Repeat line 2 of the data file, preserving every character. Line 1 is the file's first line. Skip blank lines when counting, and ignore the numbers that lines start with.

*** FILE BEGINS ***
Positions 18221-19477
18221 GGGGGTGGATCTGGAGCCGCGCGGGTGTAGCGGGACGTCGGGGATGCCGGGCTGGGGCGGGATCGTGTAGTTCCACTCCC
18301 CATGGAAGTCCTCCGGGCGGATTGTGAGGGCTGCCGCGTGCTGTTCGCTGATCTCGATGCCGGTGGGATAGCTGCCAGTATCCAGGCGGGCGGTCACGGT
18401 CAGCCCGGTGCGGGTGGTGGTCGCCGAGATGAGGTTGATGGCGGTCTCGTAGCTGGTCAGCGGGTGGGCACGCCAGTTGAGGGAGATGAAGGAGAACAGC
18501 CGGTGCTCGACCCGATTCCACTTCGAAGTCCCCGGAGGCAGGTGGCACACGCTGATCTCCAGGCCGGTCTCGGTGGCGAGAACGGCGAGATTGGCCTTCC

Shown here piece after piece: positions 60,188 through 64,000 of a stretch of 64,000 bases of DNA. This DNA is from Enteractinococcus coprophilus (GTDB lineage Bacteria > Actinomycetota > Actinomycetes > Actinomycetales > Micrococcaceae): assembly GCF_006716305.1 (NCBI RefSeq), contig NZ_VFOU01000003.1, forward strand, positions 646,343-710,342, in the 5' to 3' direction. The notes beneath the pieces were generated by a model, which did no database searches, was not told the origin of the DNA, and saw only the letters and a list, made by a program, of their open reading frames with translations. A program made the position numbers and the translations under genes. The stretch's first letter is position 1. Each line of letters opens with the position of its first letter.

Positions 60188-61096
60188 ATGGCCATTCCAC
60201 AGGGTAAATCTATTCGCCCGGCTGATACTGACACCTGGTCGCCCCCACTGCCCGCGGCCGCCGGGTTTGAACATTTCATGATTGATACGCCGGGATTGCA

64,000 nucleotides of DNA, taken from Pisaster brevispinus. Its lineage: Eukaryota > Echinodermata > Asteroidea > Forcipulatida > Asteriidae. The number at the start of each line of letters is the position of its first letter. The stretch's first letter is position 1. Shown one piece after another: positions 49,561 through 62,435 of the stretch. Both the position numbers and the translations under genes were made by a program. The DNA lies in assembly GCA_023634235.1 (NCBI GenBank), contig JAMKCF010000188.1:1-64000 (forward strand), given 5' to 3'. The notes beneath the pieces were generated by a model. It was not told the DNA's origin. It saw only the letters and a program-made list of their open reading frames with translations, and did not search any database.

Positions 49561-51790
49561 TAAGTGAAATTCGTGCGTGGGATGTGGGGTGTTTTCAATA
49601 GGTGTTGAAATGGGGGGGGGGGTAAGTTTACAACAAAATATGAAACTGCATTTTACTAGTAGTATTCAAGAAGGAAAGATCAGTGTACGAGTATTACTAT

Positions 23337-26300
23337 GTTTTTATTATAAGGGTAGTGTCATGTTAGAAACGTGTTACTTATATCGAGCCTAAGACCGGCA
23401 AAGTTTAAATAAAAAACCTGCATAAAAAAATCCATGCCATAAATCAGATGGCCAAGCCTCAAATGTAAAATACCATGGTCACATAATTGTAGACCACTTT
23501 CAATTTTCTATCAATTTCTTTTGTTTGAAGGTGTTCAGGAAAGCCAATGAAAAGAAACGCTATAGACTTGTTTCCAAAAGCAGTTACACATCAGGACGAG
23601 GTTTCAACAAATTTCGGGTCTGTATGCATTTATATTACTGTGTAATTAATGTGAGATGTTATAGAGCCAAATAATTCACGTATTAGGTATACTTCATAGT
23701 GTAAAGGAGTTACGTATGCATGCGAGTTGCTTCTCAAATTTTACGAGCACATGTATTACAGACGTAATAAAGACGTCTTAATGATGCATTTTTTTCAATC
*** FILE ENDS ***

18221 GGGGGTGGATCTGGAGCCGCGCGGGTGTAGCGGGACGTCGGGGATGCCGGGCTGGGGCGGGATCGTGTAGTTCCACTCCC